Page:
Now that IS superb
Nice :) - mileage is a tad higher than I would like but I have to say it's a pretty good looking vehicle and the spec is very high.
Food for thought.
You can go too low on milage with turbo diesels... If you find super low milage cars that have been used for lots of short trips (school runs etc), the DPF filters can get clogged and cause all sorts of nastiness. I would look for average milage cars rather than low milage cars
Paul's BR/805 system thread
(where the photos live) Paul's Flickr page
Not to mention the EGR valve, that can get clogged up. Mind you mine happened at 82,000 miles (in about two years...), luckily it was covered under warranty so didn't cost me anything (would have been about 250 quid plus £25 for a manual DPF regeneration).
No signature worth mentioning...
Oh my, the 170PS engine and DSG. I'd buy that...
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'And so on February 22nd 1966, at Luton airport...'
...is a stupidly named car which suffers the least depreciation of any in the UK, if I recall...
EDIT - actually no, it came fifth after two Morgans, a Lotus and an Audi.
The DSG box is brilliant. I know fr0g thinks that auto boxes are for those who can't drive, but I disagree, I think it makes them even better drivers' cars, especially in Sport mode...
If cars had always had automatic gearboxes, it might have been hard to persuade motorists that a manual gearbox was a good idea ("There's another pedal? And a stick? And they do the same job with added human error? Thanks a lot"). Ditto turntables if CDs had preceded vinyl.
As a private buy, a Golf is a no-brainer in terms of resale. Simples.
Metallic paint (in a 'sensible' hue), DAB, DSG and leather is the spec to go for. (Although, three pedals and / or trad tartan chairs in a GTI is still popular among purists.)
First-gen DSGs - ie, 6-speed, wet clutch - have a bad rep', but 2nd-gen (dry-clutch 6/7-speeders) are pretty much trouble-free. Also, DSG clutches seem to be lasting much longer than coventional manual gerabox clutches.
DSGs are popular because they're the best of both worlds - an autobox for in-town and motorways and a 'manual' for A/B-road hooning.
All discussed info re diesels / DPFs is good / true advice. In short, petrols are less hassle. But, VW's 1.4-litre petrol Twincharger (has a turbo and a supercharger) has a poor reliability rep - VW's coventional petrol turbos are fine.
Also consider that the turbo itself, petrol or diesel, will probably go 'bang' at c. 80k, but only because majority of owners don't warm-up/cool-down correctly. However, if driven correctly, a turbo can last the lifetime of the car, especially in VW Group cars.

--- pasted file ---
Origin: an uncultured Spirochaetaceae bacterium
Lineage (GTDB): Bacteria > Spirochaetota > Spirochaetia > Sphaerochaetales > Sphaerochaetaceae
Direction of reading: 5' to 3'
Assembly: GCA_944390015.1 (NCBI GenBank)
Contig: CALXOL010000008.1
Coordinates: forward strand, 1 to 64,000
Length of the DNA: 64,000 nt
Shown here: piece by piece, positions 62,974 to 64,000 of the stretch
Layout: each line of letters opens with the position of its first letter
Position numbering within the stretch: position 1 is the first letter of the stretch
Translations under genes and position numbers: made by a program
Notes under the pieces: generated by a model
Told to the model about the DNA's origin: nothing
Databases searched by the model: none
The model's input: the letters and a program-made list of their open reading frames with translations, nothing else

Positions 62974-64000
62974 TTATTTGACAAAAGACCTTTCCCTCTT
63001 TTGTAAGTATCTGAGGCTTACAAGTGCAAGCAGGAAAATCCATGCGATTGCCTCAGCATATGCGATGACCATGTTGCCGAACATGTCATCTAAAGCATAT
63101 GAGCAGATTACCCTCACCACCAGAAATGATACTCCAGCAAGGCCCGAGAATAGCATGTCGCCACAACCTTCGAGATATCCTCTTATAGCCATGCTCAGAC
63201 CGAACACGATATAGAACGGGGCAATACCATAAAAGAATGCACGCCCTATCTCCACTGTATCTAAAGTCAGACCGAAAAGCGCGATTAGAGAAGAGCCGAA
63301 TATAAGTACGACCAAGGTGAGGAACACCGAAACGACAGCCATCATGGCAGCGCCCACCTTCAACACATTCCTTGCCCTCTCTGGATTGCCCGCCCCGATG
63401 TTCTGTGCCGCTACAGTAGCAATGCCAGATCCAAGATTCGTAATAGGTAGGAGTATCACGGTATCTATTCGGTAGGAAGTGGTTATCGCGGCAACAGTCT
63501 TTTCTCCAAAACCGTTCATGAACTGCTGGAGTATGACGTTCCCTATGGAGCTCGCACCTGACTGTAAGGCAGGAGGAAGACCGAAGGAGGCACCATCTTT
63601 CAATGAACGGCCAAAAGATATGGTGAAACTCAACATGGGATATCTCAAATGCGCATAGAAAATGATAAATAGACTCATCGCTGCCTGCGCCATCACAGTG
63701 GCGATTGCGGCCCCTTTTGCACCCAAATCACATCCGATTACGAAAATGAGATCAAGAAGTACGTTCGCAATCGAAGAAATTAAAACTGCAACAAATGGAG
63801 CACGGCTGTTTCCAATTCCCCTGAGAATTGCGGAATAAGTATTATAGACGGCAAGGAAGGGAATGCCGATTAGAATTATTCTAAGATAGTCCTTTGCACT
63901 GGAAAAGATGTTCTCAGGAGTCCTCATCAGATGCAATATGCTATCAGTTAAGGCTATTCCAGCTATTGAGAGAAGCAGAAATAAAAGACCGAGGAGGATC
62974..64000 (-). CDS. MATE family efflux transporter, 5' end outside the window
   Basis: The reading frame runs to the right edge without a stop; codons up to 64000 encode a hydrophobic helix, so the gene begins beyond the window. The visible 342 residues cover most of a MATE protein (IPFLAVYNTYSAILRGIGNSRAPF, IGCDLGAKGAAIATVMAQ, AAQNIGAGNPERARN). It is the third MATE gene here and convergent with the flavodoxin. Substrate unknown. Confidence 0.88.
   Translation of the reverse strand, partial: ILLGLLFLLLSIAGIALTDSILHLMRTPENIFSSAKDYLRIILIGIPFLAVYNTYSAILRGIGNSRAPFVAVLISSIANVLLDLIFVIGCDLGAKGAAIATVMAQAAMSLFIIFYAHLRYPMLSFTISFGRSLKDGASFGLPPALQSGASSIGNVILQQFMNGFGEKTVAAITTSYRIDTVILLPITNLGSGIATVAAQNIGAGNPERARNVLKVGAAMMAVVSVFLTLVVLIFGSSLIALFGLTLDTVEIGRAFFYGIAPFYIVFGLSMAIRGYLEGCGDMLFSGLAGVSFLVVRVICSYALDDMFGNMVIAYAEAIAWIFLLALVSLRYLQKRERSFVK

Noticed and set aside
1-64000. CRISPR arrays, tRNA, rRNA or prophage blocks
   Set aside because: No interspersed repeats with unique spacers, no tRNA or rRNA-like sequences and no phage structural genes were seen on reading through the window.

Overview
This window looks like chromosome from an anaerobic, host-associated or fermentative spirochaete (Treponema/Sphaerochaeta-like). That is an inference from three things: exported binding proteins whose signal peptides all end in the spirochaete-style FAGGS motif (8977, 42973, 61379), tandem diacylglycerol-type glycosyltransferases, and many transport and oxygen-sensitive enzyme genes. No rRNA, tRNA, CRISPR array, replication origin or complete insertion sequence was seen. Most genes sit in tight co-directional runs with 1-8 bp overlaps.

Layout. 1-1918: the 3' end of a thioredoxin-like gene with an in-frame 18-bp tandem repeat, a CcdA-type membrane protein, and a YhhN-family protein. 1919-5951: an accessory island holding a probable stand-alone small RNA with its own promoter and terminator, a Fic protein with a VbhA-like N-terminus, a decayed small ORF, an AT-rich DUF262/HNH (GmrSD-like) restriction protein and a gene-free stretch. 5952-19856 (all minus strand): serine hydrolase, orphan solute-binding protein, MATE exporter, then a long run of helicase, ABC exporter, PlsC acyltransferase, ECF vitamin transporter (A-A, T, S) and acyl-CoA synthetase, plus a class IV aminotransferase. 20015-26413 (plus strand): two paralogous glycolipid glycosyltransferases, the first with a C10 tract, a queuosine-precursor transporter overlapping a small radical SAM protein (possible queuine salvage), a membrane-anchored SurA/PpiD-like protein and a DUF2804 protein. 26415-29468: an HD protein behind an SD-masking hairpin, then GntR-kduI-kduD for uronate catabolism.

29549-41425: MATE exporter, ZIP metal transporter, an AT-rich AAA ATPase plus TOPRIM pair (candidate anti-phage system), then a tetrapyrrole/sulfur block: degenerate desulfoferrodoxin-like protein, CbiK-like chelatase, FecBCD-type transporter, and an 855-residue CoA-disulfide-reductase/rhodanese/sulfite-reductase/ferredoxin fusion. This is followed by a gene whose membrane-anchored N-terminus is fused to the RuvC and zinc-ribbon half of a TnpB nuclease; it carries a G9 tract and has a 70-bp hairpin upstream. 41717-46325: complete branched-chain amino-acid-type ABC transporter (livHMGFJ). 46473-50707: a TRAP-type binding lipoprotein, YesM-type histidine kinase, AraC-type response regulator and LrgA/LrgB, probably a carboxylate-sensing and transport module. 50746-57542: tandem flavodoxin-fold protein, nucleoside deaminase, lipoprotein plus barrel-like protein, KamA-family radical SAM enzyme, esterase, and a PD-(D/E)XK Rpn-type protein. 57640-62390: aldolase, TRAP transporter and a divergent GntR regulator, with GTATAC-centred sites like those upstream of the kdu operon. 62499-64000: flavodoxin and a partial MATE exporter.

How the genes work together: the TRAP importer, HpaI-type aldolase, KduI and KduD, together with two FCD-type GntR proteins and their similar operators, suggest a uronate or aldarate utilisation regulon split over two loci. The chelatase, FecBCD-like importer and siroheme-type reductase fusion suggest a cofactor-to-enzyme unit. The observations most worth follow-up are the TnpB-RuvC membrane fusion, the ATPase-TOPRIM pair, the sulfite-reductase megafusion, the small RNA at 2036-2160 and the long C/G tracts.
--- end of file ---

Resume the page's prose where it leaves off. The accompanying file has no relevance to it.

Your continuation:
And it goes without saying, make sure you only buy a car with a 100% kosher full service history (FSH) - no ifs or buts.
I really don't see why, my last car did 175k miles in 4 years and the turbo didn't go bang. I didn't follow any special procedure.
Maybe you drove it correctly. I find that hard to believe, obviously...
... Avoid the Spanish and Czech versions - they're cheaper for a reason
And the reasons are as follows:
Skoda - have lower quality cabin materials and less budget / developement time spent on suspension / handling set-up, hence they're not exactly sparkling to drive (vRS versions aside). And Skodas don't have a VW badge.
SEAT - have lower quality cabin materials and less soundproofing, but more budget / developement time spent on suspension / handling set-up, so they're arguably the most 'sporty' of VW Group's cars to drive. And SEATs don't have a VW badge.
Skoda Superb - Luxury Car of the Year - Top Gear Magazine 2009.
Throwing a curveball here. I know you have said VW Golf but have a look at the BMW Alpina D3. You may be pleasantly surprised.
Still known as jolls.
Perhaps you inadvertently drive with mechanical sympathy?
A turbo spins at speeds up to c. 20,000rpm.
So, if it's gunned from start-up - ie, when the engine oil is still cold - the turbo suffers excessive wear.
When a turbo is driven with moderate gusto - eg, during a B-road hoon or 'press-on' motorway driving - the turbo becomes red hot, literally. If an engine's ingnition is cut while the turbo is still red hot, when the circulating oil stops flowing it rests/sits on the turbo's red hot metal and calcifies. Eventually, the calcified oil builds up and creates blockages - think of it as the engine equivalent of a heart attack caused by cholesterol build-up.
Solution: when an engine is cold, drive gently until the oil is warm - ie, 7 mins in summer, 12-15 during winter. And when a turbo is hot, before ignition-cut let the engine run at idle for c. 60-90 seconds so that the circulating oil can cool the turbo.
I think it was the March edition of What Car where the 2013 Octavia beat the Golf overall in a multi car shootout.
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